The New York Post recently reported that JPMorgan Chase CEO Jamie Dimon is open to moving his bank to Florida, too, a move he formerly resisted because he said the schools weren’t good enough.

Miami has been dubbed “Wall Street South” since at least 1990.

In the past year or three, the migration of high-profile business to Miami, and to Florida more broadly, has gained steam. There’s no income tax and the politics are perceived as business-friendly. But the state struggles to fund education, environmental protections and mass transit. There’s also climate change, sea-level rise and saltwater intrusion to consider.

Starwood Property Trust is building a new headquarters at 2340 Collins Ave. in Miami Beach and CEO Barry Sternlicht settled in as a city resident in 2018. Billionaire investor Carl Icahn this summer moved Icahn Enterprises from New York City to the Milton Tower, located at 16690 Collins Ave. in Sunny Isles Beach, just north of Miami Beach. Chicago’s Ken Griffin just dropped $37M for property on exclusive Star Island and there are rumors that his firm, Citadel, will relocate nearby.

By publicly bragging about leaving “dead” New York for Miami, entrepreneur James Altucher sparked a fight over the Big Apple that put Jerry Seinfeld on the defensive. Miami is also becoming a hub for Black startup entrepreneurs: tech investor and Founders Fund partner Keith Rabois recently said he would move to Miami, with the fund opening a small office there.

Further north, hedge funds have been migrating to Palm Beach County. Tennis superstar Serena Williams has lived in Palm Beach Gardens for years, and her husband, Reddit co-founder Alexis Ohanian Sr., recently bragged on Twitter that people were following him.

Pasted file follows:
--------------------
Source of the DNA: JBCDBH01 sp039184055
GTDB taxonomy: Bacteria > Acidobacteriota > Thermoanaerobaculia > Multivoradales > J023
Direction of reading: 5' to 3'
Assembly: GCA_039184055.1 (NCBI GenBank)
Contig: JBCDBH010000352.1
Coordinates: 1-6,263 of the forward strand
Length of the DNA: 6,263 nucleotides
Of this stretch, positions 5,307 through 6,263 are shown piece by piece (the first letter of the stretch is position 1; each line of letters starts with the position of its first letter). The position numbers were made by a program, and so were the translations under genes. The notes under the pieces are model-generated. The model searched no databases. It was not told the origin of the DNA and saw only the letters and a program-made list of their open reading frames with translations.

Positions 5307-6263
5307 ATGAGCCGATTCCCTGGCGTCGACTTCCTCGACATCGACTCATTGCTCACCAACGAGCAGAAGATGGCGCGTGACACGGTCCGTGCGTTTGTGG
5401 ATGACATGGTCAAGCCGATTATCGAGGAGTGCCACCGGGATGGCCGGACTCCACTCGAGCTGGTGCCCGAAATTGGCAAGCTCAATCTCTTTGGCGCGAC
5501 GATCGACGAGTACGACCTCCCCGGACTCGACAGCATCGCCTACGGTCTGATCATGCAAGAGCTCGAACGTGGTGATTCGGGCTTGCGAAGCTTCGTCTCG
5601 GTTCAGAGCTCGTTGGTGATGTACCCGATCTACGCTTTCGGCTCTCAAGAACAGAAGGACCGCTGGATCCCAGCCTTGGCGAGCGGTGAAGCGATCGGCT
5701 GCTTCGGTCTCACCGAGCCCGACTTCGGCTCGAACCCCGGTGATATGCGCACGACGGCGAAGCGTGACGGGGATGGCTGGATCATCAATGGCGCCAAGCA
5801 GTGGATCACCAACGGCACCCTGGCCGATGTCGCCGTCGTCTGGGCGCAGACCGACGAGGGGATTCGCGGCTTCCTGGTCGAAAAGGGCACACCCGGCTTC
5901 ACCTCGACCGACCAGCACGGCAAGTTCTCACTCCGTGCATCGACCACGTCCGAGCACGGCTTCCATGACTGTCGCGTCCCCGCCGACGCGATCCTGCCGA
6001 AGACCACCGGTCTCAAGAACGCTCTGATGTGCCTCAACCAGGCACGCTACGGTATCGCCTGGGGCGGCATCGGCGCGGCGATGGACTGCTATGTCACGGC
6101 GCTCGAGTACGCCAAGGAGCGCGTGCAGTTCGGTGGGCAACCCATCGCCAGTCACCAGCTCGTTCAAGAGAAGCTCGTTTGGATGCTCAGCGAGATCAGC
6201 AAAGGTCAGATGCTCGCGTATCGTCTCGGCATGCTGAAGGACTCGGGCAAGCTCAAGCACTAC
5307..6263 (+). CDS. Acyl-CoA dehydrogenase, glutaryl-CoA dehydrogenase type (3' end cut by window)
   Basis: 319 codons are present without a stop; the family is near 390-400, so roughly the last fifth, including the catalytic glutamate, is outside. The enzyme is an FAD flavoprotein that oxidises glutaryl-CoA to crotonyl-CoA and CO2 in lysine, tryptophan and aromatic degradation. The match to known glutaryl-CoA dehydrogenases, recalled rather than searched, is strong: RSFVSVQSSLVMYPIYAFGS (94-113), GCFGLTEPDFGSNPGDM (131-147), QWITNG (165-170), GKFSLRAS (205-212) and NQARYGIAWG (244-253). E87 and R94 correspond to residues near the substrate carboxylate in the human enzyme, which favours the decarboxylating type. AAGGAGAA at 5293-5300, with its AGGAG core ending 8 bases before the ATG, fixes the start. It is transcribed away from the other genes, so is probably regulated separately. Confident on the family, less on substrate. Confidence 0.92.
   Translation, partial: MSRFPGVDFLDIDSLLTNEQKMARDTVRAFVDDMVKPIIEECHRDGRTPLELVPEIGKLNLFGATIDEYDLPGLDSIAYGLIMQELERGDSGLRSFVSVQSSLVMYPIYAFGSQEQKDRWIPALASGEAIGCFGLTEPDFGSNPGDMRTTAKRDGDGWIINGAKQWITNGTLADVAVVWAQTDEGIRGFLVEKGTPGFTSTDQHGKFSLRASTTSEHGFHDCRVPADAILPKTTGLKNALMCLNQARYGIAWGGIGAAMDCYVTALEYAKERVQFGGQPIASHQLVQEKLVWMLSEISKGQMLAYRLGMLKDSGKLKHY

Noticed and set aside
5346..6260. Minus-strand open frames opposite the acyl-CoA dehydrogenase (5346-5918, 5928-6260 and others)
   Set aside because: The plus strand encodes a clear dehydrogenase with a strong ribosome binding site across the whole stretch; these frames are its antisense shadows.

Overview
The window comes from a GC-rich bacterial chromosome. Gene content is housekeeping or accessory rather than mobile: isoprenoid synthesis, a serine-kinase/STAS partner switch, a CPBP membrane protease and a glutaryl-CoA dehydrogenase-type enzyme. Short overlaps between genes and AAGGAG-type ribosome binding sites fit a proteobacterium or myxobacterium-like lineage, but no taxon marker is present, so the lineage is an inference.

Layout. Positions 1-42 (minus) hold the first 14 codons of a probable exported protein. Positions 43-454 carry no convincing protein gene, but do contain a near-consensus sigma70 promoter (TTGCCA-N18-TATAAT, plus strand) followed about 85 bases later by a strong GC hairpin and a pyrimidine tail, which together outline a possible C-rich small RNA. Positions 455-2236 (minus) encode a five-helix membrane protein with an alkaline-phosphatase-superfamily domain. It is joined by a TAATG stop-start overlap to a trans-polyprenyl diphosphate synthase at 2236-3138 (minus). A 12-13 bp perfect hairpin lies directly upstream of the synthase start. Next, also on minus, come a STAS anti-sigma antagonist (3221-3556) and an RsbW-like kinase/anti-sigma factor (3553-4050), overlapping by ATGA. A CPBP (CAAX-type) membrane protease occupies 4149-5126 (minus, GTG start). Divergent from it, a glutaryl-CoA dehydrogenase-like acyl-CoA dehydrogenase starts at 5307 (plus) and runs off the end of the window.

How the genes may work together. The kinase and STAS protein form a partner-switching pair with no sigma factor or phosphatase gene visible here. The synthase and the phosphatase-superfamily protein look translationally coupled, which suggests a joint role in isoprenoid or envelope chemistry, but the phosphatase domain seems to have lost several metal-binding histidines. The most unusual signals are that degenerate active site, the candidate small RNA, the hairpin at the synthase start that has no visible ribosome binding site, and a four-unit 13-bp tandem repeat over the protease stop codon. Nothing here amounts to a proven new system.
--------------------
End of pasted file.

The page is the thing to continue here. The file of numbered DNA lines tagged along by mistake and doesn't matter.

Further upstate, Fisher Investments opened an office in Tampa, a city that billionaire Jeff Vinik has been championing for years. He’s building a massive development there with Bill Gates’ Cascade Investments.

According to Bloomberg, 20 bankers with Moelis & Co. told boss Ken Moelis they wanted to move to Florida, and he is allowing it. Moelis & Co. is saving about $30M a year since the company pivoted to Zoom meetings over in-person ones during the coronavirus pandemic.

Business development groups like the Downtown Development Authority and Beacon Council in Miami and the Business Development Board of Palm Beach County have helped grease such moves by identifying and bundling incentives.

There’s one billionaire, however, willing to put the kibosh on the hype: real estate investor Jeff Greene.

“This whole idea that financial services, like hedge funds, are going to be this huge jobs creator is ridiculous,” Greene told the Palm Beach Post. “You’ve got hedge funds that come down with six people and they make a big deal that we need all these office towers for them, and we don’t.”

For instance, Miami Beach recently called for office developers to put new Class-A buildings on city-owned surface parking lots. This angered some residents who feel that the city caters to wealthy developers and newcomers while ignoring the needs of the middle class.

Greene has tempered real estate hype in the past. Speaking on a Bisnow panel in 2018, Greene cautioned that low interest rates and an abundance of capital were leading to overbuilding, while Florida workers were largely low-paid.

Greene told the Post last week that Goldman Sachs CEO David Solomon told him the company may move outside of New York, but no location is decided.

“I think some will come down here, they will try it out, move a few people and see if more people come, but I think the idea that every hedge fund is leaving New York City and moving to Palm Beach is just silly,” Greene said. “We will always be a service economy and there is nothing wrong with that.”


Source:  Bisnow